Today, most municipalities have recycling programs, making it easy to practice recycling. Many goods are now packaged in recyclable materials, and some goods themselves can even be recycled. If given the choice, you should try to buy things that can be recycled over those that can’t.
The key with recycling is to know what can be recycled in your area, since it varies from municipality to municipality. Recyclable plastics typically have a number imprinted on them from 1 to 7. The lower the number, the more likely it is to be accepted for recycling.
Metal objects such as aluminum, tin and steel cans are almost universally accepted for recycling. Most paper products can be recycled. Most glass can also be recycled, with the exception of windows, ceramics, light bulbs and ovenware.
Other recyclable items that are often accepted include yard waste, motor oil, car air conditioner coolant, car tires, batteries (including car batteries), cell phones, printers’ ink cartridges, computers, and other electrical appliances. Now it is even possible to recycle mattresses and other furniture in some areas. You may even be able to recycle your eye glasses.
Recycling benefits the environment in the following ways:
- conserves landfill space
- reduces energy requirements for production by about 95% for aluminum, by up to 75% for paper, by up to two thirds for certain plastics and by up to a third for glass
- reduces resource consumption, such as the clearing of trees for paper goods, mining of metals, and the use of petroleum for plastic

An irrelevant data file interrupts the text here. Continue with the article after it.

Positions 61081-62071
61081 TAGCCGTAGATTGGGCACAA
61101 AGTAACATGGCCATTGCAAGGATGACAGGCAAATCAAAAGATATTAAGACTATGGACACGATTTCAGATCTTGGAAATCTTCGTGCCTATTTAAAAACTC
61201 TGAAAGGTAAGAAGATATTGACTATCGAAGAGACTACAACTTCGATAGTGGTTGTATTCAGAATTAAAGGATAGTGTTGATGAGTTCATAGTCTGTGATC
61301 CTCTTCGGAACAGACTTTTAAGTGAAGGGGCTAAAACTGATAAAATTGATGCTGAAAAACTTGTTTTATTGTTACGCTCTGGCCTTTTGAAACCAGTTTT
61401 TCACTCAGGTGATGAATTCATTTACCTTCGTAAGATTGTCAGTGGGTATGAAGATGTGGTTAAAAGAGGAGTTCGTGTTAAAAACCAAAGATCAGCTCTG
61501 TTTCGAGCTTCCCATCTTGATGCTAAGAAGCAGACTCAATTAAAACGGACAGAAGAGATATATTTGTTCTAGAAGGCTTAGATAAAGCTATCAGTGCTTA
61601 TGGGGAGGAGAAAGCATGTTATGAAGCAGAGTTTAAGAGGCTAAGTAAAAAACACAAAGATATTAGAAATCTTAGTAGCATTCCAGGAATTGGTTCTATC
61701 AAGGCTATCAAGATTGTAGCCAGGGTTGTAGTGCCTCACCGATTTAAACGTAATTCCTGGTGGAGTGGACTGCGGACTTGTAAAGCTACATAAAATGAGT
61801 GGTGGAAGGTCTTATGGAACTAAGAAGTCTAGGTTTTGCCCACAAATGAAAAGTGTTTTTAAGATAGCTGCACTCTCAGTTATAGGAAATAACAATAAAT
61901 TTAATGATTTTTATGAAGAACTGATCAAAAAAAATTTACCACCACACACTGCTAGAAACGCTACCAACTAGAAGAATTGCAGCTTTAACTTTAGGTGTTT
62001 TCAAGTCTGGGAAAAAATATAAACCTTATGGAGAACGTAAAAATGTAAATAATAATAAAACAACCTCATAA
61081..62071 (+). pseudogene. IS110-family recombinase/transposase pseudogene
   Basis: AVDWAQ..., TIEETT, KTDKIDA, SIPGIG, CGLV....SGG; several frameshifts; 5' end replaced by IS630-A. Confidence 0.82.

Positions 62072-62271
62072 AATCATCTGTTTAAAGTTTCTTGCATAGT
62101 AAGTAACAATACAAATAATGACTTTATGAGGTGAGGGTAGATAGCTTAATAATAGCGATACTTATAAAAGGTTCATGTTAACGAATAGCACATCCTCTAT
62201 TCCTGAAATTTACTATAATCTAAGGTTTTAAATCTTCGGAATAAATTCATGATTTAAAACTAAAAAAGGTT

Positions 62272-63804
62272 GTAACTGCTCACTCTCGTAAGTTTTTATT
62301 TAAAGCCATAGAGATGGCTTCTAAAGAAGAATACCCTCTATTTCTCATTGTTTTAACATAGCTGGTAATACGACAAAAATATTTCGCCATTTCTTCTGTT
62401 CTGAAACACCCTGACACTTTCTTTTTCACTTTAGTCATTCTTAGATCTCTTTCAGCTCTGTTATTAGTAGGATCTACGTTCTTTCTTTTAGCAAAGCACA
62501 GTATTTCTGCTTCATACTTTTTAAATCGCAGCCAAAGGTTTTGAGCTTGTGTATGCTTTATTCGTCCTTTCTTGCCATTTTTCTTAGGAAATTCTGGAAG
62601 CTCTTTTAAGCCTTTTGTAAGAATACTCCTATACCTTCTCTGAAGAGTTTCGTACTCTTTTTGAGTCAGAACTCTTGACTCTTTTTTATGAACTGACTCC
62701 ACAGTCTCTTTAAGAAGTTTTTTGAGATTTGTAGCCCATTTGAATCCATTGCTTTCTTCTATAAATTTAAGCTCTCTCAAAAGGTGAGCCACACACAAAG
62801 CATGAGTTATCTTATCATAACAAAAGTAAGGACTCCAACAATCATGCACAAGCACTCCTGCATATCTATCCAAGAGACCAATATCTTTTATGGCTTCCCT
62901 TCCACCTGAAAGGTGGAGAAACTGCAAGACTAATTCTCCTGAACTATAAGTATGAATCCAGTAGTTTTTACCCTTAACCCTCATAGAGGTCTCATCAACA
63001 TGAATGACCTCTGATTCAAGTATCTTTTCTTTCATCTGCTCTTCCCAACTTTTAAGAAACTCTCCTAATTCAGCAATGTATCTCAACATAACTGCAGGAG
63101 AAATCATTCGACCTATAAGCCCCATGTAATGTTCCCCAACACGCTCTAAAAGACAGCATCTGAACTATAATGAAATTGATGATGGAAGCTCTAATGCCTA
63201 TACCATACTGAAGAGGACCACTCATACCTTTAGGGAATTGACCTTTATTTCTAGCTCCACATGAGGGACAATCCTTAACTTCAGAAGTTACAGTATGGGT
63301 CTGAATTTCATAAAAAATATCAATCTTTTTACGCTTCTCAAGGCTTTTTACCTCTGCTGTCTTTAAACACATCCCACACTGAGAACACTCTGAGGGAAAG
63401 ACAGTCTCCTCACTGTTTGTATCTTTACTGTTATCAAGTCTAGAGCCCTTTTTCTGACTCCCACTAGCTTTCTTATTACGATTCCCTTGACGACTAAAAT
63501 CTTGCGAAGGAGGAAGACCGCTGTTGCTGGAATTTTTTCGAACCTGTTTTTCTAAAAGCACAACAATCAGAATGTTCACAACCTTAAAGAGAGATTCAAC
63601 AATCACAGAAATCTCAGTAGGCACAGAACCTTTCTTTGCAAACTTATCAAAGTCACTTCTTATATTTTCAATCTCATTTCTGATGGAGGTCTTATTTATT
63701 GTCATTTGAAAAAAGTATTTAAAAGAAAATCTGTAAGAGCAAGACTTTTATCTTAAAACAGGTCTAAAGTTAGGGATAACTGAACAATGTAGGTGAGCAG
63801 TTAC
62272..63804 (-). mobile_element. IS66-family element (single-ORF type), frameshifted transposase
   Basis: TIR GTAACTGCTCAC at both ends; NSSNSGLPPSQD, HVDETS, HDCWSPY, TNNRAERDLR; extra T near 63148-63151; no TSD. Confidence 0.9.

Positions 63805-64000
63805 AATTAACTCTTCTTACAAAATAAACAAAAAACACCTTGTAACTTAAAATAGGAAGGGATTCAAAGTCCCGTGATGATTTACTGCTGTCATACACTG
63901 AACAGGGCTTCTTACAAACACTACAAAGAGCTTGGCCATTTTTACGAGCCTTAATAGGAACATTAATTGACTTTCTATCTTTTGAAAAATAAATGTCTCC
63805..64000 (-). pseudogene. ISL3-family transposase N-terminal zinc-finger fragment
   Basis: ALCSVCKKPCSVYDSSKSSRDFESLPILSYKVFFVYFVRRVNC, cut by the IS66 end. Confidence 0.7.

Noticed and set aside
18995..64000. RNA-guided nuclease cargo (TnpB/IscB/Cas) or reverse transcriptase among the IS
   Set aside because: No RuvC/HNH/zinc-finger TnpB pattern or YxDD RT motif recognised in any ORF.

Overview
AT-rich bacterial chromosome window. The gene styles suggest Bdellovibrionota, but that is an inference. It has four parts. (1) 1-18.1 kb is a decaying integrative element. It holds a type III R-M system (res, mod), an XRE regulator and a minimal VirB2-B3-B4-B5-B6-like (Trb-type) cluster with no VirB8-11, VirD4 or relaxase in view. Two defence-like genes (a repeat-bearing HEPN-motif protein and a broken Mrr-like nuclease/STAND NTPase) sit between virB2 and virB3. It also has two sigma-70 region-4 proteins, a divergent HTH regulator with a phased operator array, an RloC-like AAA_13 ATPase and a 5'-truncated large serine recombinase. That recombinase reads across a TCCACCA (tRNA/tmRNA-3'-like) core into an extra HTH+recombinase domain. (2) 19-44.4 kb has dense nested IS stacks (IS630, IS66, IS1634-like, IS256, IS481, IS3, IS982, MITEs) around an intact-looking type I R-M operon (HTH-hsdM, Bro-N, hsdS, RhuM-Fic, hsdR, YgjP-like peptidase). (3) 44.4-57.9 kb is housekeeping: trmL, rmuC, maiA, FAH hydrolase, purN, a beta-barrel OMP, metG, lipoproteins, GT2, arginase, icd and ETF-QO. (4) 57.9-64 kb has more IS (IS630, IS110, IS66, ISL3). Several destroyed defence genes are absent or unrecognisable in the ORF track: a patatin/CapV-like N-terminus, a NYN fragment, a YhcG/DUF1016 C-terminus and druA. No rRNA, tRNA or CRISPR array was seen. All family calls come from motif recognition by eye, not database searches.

- typically reduces pollution from production, ie. producing aluminum from recycled materials reduces air pollution by 95%
- can reduce water requirements, ie. making paper from recycled materials uses less than half the water than the process of making it from virgin materials
It is important to know all of the particulars of your municipality’s recycling programs, including what items can be recycled, when and where items can be recycled, and how to prepare items for recycling (ie. washing, crushing, sorting, etc.). As a general rule, it is a good idea to rinse food off of recyclable materials and remove caps and lids. Don’t bother removing labels as they will get removed anyway.
By choosing recyclable goods over non-recyclable goods, and practicing recycling, you can reduce the environmental impact of your consumption.
For more green living tips, return to Go Green Zine.